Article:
Published by: Vintage International
Where I got the book: Public Library
My rating: 4 out of 5 stars
This is the second time I’ve read this book, the first having been many years ago, and I was worried it wouldn’t hold up to my memories after my disappointment with Kafka on the Shore. Thankfully that didn’t happen.
Norwegian Wood is a coming-of-age story set in the late 1960s student protest in Japan focusing on the life of Toru Watanabe as he tries to figure out what he’s doing in life, chronicling his relationships with three women, Naoko, Reiko, and Midori.
At its heart though, Norwegian Wood is also a love story, asking questions about what happens when the person you’re in love with never loved you back? Murakami examines the nature of human emotion and attachment, as Toru falls in and out of love, exploring different kinds of love, the possibility of being in love with two people at the same time and the beauty that is found in the humanness of life and relationships. It’s also a book that asks questions about death and what it means to keep living after some one close to you has died.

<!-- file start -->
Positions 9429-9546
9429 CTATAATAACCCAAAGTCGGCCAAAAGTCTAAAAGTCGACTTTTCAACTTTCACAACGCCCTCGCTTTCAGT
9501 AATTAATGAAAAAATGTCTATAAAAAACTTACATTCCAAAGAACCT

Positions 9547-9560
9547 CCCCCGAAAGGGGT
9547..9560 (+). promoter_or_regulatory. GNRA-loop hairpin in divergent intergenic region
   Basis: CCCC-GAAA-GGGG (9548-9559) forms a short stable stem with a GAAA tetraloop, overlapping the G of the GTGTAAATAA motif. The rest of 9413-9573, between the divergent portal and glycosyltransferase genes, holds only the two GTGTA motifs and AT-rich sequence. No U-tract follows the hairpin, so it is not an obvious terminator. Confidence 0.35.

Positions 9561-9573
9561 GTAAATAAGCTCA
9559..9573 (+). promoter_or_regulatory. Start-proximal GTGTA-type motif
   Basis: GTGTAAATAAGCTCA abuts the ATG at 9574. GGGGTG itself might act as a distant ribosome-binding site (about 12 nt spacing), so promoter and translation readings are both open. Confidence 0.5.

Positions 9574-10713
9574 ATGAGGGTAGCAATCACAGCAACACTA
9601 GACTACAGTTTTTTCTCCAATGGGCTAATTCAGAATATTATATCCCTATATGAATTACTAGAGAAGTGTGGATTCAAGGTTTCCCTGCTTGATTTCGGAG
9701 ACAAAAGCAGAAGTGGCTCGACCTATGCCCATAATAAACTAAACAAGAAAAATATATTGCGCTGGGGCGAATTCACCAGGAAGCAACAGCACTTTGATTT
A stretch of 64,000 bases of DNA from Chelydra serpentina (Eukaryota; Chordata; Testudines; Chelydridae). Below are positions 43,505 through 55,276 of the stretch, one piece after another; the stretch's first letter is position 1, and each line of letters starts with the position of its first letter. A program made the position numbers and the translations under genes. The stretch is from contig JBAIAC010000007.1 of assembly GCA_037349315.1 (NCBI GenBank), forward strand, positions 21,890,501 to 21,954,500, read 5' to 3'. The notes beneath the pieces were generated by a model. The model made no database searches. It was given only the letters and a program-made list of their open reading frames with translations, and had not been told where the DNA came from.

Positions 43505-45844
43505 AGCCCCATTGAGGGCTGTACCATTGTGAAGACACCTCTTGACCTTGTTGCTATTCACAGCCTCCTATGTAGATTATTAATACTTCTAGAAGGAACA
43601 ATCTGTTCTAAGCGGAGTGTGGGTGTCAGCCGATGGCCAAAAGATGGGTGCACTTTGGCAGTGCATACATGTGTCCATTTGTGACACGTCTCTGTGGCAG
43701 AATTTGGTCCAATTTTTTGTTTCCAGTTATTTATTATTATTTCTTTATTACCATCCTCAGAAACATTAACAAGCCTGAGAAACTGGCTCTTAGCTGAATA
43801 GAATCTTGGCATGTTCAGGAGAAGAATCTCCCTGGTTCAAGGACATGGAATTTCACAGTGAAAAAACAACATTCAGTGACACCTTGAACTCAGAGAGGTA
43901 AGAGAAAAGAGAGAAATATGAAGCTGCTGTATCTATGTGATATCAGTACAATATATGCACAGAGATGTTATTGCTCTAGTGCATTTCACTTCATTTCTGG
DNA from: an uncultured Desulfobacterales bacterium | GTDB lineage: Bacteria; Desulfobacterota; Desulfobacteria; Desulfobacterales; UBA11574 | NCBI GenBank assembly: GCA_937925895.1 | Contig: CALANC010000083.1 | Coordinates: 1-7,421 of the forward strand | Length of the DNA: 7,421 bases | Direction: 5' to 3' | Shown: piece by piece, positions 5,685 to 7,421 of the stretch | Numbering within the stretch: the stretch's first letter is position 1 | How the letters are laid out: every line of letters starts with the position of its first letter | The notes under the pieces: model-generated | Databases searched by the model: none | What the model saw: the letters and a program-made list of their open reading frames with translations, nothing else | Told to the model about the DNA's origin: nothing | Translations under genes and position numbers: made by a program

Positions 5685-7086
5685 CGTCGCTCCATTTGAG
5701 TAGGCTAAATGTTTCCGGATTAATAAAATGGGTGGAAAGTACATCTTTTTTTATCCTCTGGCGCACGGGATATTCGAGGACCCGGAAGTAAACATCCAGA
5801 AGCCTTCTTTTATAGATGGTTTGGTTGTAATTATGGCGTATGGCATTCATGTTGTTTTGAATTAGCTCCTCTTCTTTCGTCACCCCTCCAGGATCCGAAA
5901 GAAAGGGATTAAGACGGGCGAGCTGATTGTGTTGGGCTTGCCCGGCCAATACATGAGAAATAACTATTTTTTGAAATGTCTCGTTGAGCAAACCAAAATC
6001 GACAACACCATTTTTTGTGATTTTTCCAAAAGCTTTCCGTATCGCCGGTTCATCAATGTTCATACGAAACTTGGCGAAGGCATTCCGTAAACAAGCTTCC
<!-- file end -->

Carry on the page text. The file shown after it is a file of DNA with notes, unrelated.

As in Kafka on the Shore, Murakami’s prose is just beautiful. There’s a sense of otherworldly in his writing, giving it an ethereal tone even as he writes about the mundane activities of the day, hanging laundry to dry, grabbing a sandwich from the station before boarding the train, reading and writing letters. Every reference placed in the story doesn’t feel out of place or an attempt by the author to appear intelligent. Instead, references to certain authors, books and musicians are noted because that’s what the characters read or listen to.
I didn’t have as much problem with the female character in Norwegian Wood as I did in Kafka on the Shore. Although the sexual relationships in this book are still rather unbalanced, Naoko, Reiko and Midori all felt like their own person, rather than caricatures of a single woman.